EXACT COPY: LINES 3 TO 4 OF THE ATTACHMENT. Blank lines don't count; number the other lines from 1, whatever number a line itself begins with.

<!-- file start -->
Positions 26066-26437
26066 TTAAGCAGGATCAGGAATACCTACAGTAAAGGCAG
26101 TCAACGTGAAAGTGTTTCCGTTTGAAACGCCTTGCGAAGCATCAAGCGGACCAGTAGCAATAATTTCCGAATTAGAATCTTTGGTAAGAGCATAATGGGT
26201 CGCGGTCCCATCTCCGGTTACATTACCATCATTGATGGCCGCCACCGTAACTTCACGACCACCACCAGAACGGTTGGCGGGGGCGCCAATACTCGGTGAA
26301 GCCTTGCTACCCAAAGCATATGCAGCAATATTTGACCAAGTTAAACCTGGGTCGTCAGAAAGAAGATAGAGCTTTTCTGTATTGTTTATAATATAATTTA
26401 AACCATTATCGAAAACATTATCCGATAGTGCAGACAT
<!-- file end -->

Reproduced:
26101 TCAACGTGAAAGTGTTTCCGTTTGAAACGCCTTGCGAAGCATCAAGCGGACCAGTAGCAATAATTTCCGAATTAGAATCTTTGGTAAGAGCATAATGGGT
26201 CGCGGTCCCATCTCCGGTTACATTACCATCATTGATGGCCGCCACCGTAACTTCACGACCACCACCAGAACGGTTGGCGGGGGCGCCAATACTCGGTGAA